Rising interest rates. Rising interest rates pose two threats. First, they drive bond prices, and hence values, down. Yes, that means that, like stocks, bonds are risky investments. The F Fund, which is a bond fund, can and does lose value from time to time. Second, rising interest rates tend to depress the value of stocks. This is because the formulas used by competent investors to assess the value of a company’s stock are heavily dependent upon a “discount rate” that is, in turn, dependent upon interest rates. And higher discount rates mean lower prices for stocks. The F Fund’s primary purpose in your portfolio should be to hedge the risk of loss from holdings in the C, S and I Funds. Whenever you hold stocks, you should also hold bonds as a hedge. Because they are risky assets, however, like stocks, you should only hold the amount needed to efficiently hedge your stock positions, and no more. Today’s low interest rates mean that controlling your exposure to the F Fund is particularly important.

The rationale for your choices. There about a zillion financial decisions you’ll face during your life — choices you’ll have to make. Before you act, you should thoroughly investigate, understand and critically evaluate the rationale for taking that action and the reasons why that action, alone, is the best possible action to take. There are reliable ways to make your financial decisions, including those you’ll make in managing your TSP account, the best they can be. There is no need to settle for anything less.

Mike Miles is a Certified Financial Planner licensee and a principal adviser for Variplan LLC, an independent fiduciary in Ashburn, Virginia. Email your financial questions to fedexperts@federaltimes.com and view his blog at blogs.federaltimes.com/federal-money.

Maximizing investment

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Q. I’m 53 with 30 years of government service. I’m invested at 15 percent to TSP. Looking at my account, I feel I am not going to have enough money in my TSP to retire comfortably. I have 6-1/2 years until I can retire without penalty to TSP. What can I do to maximize my investment?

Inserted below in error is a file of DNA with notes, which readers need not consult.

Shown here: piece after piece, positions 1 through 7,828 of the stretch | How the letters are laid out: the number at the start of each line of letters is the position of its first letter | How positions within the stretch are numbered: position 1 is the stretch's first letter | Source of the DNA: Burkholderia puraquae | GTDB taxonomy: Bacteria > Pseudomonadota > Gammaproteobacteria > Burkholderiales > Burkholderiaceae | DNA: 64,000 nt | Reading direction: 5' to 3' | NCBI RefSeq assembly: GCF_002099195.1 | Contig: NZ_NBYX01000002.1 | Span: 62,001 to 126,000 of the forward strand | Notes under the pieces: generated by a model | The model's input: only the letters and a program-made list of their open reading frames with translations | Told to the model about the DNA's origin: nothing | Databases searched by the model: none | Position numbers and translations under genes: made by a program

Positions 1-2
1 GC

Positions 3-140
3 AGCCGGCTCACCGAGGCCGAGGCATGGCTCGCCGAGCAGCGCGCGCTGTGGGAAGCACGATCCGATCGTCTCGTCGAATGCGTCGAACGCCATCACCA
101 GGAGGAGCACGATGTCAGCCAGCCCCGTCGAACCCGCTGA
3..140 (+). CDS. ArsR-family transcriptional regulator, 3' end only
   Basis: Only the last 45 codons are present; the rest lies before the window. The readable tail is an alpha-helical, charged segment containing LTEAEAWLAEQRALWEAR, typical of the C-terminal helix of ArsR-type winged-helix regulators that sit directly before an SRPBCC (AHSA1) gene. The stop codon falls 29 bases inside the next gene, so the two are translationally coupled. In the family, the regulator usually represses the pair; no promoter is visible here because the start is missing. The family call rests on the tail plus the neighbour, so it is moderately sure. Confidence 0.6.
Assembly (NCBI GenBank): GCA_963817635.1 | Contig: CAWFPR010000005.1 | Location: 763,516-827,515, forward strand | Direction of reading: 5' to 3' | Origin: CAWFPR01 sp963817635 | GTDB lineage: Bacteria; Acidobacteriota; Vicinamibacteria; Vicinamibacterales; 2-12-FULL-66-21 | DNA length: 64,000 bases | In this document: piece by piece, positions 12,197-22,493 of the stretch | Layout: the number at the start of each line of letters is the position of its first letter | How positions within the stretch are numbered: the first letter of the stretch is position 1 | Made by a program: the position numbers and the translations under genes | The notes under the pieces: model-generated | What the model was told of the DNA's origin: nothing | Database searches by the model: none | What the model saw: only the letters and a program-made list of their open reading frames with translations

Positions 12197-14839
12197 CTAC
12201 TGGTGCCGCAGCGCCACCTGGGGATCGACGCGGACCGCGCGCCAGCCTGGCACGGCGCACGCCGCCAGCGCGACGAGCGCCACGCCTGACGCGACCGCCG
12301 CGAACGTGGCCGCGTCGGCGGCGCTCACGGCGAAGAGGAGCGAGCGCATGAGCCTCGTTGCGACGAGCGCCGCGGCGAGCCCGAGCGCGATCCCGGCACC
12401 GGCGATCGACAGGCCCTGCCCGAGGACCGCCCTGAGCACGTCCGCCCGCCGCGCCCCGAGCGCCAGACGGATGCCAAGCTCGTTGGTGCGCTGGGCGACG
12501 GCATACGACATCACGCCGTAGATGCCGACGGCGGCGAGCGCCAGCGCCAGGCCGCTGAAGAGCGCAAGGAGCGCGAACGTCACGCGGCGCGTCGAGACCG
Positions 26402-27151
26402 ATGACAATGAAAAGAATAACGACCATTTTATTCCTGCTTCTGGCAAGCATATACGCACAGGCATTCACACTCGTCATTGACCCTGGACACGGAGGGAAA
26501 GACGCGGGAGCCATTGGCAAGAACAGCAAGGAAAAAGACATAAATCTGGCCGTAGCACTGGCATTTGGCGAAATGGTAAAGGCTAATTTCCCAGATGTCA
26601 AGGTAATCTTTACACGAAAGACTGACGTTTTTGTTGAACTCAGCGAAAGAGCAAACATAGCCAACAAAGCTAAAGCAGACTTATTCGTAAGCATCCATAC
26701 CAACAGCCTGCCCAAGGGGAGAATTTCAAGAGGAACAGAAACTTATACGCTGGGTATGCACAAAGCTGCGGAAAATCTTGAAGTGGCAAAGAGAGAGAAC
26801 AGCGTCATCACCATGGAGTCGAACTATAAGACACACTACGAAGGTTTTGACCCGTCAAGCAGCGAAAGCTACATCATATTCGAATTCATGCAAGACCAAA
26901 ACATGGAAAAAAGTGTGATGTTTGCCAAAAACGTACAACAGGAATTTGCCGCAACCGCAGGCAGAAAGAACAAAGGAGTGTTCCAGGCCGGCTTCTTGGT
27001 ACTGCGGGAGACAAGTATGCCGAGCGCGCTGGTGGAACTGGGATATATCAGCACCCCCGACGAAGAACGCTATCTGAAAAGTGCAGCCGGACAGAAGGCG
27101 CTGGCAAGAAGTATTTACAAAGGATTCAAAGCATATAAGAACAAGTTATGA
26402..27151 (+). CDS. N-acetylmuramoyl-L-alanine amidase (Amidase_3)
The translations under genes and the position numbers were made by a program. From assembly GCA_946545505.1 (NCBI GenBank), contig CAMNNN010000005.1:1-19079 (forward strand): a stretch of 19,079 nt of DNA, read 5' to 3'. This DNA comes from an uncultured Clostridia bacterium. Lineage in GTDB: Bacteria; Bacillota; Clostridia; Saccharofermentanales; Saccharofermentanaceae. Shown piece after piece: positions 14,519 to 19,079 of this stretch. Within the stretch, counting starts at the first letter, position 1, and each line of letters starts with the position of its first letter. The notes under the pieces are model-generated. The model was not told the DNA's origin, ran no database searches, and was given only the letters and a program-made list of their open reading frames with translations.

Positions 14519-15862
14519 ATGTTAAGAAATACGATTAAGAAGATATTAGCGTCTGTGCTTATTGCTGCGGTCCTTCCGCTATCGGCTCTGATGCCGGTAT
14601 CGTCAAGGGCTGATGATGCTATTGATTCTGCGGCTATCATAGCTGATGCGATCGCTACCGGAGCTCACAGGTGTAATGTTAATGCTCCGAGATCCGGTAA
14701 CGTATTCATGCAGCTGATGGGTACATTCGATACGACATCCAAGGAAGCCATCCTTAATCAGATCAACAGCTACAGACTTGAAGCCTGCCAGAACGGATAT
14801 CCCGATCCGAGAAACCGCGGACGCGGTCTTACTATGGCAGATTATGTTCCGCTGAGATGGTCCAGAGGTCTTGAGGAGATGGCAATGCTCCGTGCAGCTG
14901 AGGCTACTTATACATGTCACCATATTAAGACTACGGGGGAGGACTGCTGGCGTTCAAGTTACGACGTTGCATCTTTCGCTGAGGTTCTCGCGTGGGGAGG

A. I suggest that you contribute as much as you can and direct all of your current and future investments to the L Fund that most closely corresponds to your life expectancy. If you’d like more certainty in predicting and producing the outcome of your retirement plan, you can review the information provided at www.variplan.com. My ongoing help is trustworthy and cost effective for most feds with $100,000 or more in savings and investments.

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Retiring & TSP amounts

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Q. I’m 53 years young with 30 years of government service. I’m invested at 15% to TSP. Looking at my account, I feel I am not going to have enough money in my TSP to retire comfortably. I have 6.5 years till I can retire without penalty to TSP. What can I do to maximize my investment (or get the most bang for my buck)?  Read the rest of this entry »

Using non-Roth TSP to pay off mortgage

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Q. Federal employee age 58, retiring with 30 years’ service and would like to take $109K from my non-Roth TSP to pay off mortgage. Besides Federal tax, would I also have to pay a 10 % penalty because I am not 59 1/2 years old? Would the federal withhold 20 % tor taxes or would it be more? Read the rest of this entry »

Age-based withdrawal and outstanding TSP loan

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Q. I’ve looked through the various combinations of possibilities on your web page (very helpful, thank you), but have not seen my exact question answered. I am having financial difficulties. I am 57 years old with 20 years of service and don’t plan on retiring for at least 5 years. What I would like to do is take out a TSP loan, then when I turn 59 ½ take an age-based disbursement for enough to pay back the balance of the loan and have some money left over. Can I do it that way? Or would I be required to pay off the loan before getting an age-based disbursement?

I would think they would just deduct the amount of money I still owe from the disbursement. For example, say I took out a $50k loan now. In 2 and ½ yrs I’d still owe around $25-30k. Could I take my one-time age-based disbursement of say $100k with the loan balance deducted from that amount? Read the rest of this entry »